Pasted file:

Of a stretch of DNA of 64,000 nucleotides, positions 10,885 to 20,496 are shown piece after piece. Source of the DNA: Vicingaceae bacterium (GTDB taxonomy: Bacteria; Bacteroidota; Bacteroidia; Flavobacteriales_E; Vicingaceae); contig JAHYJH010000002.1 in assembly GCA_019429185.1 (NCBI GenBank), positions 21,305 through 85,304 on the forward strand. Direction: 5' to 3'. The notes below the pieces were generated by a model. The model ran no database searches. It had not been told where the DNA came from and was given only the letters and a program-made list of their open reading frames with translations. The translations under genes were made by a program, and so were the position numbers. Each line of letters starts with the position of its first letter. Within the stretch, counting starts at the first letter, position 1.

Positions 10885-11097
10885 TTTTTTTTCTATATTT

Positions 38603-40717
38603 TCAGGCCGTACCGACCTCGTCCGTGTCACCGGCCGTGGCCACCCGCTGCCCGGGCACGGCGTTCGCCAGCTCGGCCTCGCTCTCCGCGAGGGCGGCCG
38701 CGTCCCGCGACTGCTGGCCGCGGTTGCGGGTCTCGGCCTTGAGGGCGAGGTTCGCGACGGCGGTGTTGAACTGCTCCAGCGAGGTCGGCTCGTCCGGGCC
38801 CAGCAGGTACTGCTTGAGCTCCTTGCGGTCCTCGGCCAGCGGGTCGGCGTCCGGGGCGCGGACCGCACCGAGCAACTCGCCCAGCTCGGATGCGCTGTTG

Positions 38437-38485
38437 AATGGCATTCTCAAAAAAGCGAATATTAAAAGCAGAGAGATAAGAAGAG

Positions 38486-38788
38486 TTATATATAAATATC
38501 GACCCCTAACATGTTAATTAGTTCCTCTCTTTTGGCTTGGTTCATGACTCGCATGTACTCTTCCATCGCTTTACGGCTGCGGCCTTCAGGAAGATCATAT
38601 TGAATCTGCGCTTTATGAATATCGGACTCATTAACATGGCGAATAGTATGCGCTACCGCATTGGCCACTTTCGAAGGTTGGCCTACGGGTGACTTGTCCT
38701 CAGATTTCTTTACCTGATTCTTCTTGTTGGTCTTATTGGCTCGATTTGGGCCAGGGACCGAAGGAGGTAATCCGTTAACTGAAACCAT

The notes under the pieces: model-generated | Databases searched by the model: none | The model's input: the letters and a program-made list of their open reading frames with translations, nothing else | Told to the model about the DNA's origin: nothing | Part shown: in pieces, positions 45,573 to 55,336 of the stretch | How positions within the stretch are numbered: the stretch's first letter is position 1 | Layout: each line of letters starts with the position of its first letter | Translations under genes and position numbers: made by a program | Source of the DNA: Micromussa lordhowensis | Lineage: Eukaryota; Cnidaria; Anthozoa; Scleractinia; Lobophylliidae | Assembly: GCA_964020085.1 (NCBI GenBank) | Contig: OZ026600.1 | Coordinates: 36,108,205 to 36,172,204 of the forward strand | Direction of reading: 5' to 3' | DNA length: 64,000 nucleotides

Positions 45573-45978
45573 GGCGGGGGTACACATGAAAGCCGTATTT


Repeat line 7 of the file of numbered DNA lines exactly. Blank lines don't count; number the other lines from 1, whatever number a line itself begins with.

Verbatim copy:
38801 CAGCAGGTACTGCTTGAGCTCCTTGCGGTCCTCGGCCAGCGGGTCGGCGTCCGGGGCGCGGACCGCACCGAGCAACTCGCCCAGCTCGGATGCGCTGTTG